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Troubleshooting Vector recognition

 

If you need to revectorize the image in the light of the points below, delete the existing vectors first by pressing Ctrl+F7 or selecting Run Menu > Undo Vectorization.

 

If no vectors have been recognized, or if the vectors that have been recognized are not what you were expecting, check the following.

 

Go through the Raster Quality Checklist

The most common reason for poor vectorization results is a poor quality raster image. Nowhere is the saying “Garbage In, Garbage Out” truer than in raster to vector conversion.

 

Make sure that the raster image is suitable for vectorization by going through the Raster Quality Checklist.

Do this even if you think the raster image is perfect. The image may look fine when viewed full screen but once you zoom into it and look properly you may find that it is not as good as you think.

 

If no vectors have been recognized or there is a single vector along the edge(s) of the image

You have probably converted a grayscale or color raster image without whitening the raster image background first.

Also check that no Pick Color is selected.

 

Does the vector image look like this?

If so, you have converted a grayscale or color raster image without whitening the raster image background first.

 

Vectorization settings

Check that the vectorization settings that are set are suitable for the raster image you are converting.

In the diagrams below the raster image is shown in gray and the vectors are superimposed in black.

 

Type Menu > Settings > General > Line Width

If thick lines contain double vectors, increase the Line Width.

 

Double vectors

Single vectors after increasing the Line Width

If you have to increase the Line Width it means that the lines on your raster image are thicker than would normally be expected on a scanned drawing. Thicker lines often have more unwanted protrusions and holes than thinner lines, so use Raster Effects Menu > Smooth () and Raster Effects Menu > Clean > Remove Holes() before vectorization.

You may want to try decreasing the resolution of your image to reduce the line thickness. To do this, use the DPI and Resample options in File Menu > Raster > Statistics.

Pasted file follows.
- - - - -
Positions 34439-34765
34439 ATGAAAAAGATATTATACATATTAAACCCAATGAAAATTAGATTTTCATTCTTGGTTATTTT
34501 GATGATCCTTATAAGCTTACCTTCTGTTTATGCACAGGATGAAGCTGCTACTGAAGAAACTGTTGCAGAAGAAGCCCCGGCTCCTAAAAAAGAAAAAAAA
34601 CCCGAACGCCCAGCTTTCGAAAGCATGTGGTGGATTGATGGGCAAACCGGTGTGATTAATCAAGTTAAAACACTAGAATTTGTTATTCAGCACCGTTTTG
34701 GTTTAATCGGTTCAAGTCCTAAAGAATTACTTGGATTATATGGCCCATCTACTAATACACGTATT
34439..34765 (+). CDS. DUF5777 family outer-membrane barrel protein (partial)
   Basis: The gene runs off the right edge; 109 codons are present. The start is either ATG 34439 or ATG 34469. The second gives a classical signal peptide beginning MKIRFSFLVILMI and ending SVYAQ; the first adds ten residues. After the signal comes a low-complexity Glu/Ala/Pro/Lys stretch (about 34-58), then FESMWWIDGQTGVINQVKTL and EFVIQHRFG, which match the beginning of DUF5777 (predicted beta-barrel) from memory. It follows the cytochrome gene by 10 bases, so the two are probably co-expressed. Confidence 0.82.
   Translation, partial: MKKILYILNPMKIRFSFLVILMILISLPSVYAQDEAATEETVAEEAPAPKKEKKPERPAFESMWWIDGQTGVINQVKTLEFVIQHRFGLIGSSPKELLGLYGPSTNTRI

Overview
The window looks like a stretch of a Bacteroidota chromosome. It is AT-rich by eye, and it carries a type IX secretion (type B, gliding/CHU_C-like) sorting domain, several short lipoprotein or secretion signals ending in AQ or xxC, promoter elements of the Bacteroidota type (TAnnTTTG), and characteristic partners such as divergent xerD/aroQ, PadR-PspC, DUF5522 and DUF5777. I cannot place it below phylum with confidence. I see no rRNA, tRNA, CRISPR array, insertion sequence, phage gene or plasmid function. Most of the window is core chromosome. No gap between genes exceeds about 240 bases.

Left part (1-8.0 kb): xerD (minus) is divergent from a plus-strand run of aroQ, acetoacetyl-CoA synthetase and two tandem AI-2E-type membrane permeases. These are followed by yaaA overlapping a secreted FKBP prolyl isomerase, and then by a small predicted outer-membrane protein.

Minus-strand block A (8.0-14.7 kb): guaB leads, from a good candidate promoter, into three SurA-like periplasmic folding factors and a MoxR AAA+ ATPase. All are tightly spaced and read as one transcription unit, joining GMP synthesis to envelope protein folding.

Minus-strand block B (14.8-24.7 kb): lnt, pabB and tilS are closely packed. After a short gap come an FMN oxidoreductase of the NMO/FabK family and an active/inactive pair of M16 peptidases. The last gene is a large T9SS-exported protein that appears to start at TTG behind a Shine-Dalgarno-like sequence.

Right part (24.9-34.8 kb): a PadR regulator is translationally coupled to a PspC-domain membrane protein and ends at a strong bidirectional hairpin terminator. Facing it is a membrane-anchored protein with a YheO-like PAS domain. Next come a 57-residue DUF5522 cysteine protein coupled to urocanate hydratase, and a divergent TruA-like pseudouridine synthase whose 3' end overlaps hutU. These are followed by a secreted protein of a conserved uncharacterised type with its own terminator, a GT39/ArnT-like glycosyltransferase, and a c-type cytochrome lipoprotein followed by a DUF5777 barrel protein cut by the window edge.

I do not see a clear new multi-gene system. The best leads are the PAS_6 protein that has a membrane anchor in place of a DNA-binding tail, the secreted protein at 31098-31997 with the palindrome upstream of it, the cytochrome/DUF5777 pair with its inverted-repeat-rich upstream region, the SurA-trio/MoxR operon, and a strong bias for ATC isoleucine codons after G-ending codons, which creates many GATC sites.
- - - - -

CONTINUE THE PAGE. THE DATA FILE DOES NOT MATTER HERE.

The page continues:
Type Menu > Settings > General > Deviation Factor

If the vectors do not follow the lines on the raster image closely enough, decrease the Deviation Factor.

 

Loose vectors

Tight vectors after decreasing the Deviation Factor

If you have to decrease the Deviation Factor you may have scanned your drawing at too low a resolution. You may want to try rescanning it at a higher resolution.

 

Type Menu > Settings > General > Corner Snap

If corners are chamfered, increase the Corner Snap to sharpen them. You may also need to increase the Corner Snap angle tolerance in Type Menu > Settings > Advanced.

 

Chamfered corner

Sharp corner after increasing the Corner Snap

 

Type Menu > Settings > General > Pass-Thro Snap

If vectors do not cross neatly at untidy raster junctions, increase the Pass-Thro Snap.

 

Untidy junction

Neat junction after increasing the Pass-Thro Snap

 

Type Menu > Settings > General > Gap Jump Distance

If the vectors are broken at breaks in the raster image, increase the Gap Jump Distance.

 

Broken vectors

Continuous vectors after increasing the Gap Jump Distance

If there are a lot of breaks in your raster image you may be able to jump them more effectively if you use Raster Effects Menu > Thicken > Lines () and Raster Effects Menu > Thicken > Pixels () before vectorization.

 

Scan2CAD cannot jump gaps if the two sides of the gap are not on the same directional path – the vector on one side of the gap must point to the vector on the other side. This means that Scan2CAD cannot jump gaps on curves or circles.

 

Type Menu > Settings > General > Loose Ends Length